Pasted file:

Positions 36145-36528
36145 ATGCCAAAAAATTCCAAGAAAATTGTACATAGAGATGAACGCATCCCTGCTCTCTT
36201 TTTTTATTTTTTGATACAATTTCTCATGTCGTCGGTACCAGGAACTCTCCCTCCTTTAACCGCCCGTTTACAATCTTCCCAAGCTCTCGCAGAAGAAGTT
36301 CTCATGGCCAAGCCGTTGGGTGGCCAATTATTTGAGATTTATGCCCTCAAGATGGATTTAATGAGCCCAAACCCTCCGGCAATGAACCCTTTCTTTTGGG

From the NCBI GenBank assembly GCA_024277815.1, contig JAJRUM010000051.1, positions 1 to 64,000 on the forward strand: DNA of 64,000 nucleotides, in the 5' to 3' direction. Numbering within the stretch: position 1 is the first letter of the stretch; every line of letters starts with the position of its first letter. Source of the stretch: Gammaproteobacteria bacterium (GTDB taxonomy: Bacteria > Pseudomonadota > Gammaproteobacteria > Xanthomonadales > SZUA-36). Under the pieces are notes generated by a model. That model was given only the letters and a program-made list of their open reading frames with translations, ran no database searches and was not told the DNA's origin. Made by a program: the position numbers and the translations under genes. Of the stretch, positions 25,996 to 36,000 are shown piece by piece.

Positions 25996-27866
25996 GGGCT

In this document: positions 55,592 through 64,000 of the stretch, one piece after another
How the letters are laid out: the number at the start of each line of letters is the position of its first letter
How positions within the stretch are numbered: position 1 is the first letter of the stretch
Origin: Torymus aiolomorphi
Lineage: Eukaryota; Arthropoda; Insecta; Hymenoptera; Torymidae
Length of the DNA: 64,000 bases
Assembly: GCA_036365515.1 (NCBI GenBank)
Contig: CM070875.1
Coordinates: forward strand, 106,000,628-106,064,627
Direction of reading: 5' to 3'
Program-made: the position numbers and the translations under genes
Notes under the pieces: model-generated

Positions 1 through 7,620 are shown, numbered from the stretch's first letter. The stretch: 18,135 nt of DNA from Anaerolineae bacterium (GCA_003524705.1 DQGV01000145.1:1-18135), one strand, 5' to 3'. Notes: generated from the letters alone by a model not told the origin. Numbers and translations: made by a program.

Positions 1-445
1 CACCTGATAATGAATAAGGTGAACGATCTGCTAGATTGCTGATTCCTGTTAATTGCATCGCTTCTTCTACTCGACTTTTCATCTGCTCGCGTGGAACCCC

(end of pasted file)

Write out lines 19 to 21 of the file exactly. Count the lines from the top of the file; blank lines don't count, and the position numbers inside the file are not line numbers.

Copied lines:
Notes under the pieces: model-generated

Positions 1 through 7,620 are shown, numbered from the stretch's first letter. The stretch: 18,135 nt of DNA from Anaerolineae bacterium (GCA_003524705.1 DQGV01000145.1:1-18135), one strand, 5' to 3'. Notes: generated from the letters alone by a model not told the origin. Numbers and translations: made by a program.

Positions 1-445